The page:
Learn how to draw for tattooing

Elements and techniques to draw and design your tattoos


It's not new that tattoos and drawings have a lot in common, but are you aware of all the advantages knowing how to draw brings?

To know how to tattoo you have to learn many things, from how the skin reacts, to how to master the machines, what types of needles there are, how inks behave, etc. And drawing should also be on the priority list; at least if you want to get the most out of this profession.

It’s great if you have an innate talent for this, as it gives you some advantage. But if you feel like you still got a bunch to learn about this skill, don't worry, as it's never too late to do so.

Keep reading to find out everything you need to know about drawing and its relation to tattooing.

The importance of drawing in tattooing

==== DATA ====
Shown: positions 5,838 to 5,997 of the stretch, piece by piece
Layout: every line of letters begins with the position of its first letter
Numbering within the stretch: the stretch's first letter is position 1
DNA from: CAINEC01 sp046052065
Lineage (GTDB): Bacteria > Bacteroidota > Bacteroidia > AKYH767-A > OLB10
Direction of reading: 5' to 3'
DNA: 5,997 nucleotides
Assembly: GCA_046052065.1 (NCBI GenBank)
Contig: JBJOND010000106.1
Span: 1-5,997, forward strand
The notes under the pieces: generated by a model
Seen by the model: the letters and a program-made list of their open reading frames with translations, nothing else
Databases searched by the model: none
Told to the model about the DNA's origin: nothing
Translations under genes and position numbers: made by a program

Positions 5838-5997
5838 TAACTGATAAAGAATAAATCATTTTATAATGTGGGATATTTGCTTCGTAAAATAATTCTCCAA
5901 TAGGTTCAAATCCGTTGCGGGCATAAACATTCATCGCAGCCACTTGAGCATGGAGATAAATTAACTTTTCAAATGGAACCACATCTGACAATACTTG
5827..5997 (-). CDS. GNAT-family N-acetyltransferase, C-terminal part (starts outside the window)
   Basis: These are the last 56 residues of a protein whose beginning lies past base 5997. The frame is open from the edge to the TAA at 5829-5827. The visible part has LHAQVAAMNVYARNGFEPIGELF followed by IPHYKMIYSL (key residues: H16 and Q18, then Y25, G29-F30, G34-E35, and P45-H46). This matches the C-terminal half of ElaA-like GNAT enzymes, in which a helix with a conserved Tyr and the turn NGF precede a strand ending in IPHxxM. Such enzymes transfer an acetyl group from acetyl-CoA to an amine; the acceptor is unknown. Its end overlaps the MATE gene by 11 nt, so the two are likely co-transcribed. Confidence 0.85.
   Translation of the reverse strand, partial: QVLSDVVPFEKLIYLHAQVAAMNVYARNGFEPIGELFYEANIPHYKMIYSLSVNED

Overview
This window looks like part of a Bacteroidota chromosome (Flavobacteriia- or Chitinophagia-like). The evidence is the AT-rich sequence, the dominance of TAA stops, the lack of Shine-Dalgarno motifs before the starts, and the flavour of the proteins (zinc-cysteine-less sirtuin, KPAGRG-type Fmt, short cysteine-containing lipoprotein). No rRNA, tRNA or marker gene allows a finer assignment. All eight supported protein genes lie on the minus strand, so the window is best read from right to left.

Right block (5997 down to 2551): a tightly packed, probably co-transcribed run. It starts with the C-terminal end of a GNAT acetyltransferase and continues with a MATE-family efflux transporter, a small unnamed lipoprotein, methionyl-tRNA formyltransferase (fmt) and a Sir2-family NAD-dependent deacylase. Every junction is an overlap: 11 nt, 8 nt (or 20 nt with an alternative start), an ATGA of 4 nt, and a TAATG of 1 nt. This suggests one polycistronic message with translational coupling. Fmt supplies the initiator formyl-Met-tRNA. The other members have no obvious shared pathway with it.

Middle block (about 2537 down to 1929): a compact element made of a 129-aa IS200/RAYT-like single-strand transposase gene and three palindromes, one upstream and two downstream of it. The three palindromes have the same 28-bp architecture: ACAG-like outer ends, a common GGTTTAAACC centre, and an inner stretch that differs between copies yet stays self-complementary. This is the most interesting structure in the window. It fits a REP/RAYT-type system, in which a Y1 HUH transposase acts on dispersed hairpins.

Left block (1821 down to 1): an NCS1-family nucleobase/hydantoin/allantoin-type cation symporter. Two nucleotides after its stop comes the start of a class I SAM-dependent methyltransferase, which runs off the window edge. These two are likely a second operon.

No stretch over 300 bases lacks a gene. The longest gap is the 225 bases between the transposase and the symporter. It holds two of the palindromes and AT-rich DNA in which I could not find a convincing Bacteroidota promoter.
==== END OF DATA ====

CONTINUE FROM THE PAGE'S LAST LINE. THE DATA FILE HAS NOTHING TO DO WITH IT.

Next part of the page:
Although some tattoo professionals claim that you can tattoo without any drawing knowledge, and although for some styles it's not strictly necessary to have it... the reality is that knowing how to do it gives you greater (and sometimes even better) opportunities.

Because it serves either to fulfill your client's needs or to stand out as an artist, and it can even be a lifesaver during the tattooing process.

While exceptions always exist, most clients seek a design that has been created from scratch or at least has some specific interventions.

Also, when it comes to promoting your tattoos, having your own original designs puts you on the map as an artist, conveys your personal hallmark, helps you stand out and offer something unique that couldn't be found anywhere else (forget about stealing designs from Pinterest!).

But not only that, drawing also influences your technique and how capable you are when it comes to solving a tattoo.

Because, in an ideal world, everything goes as expected, but in reality, unforeseen events happen. And it could very well happen that your stencil gets erased halfway through the tattoo, for example... Something that you can easily avoid with drawing skills.

More importantly, when it comes to creating volumes, shadings, shapes, and contrasts, you need to understand everything about proportions, depths, focal points, light behavior, and visual harmony.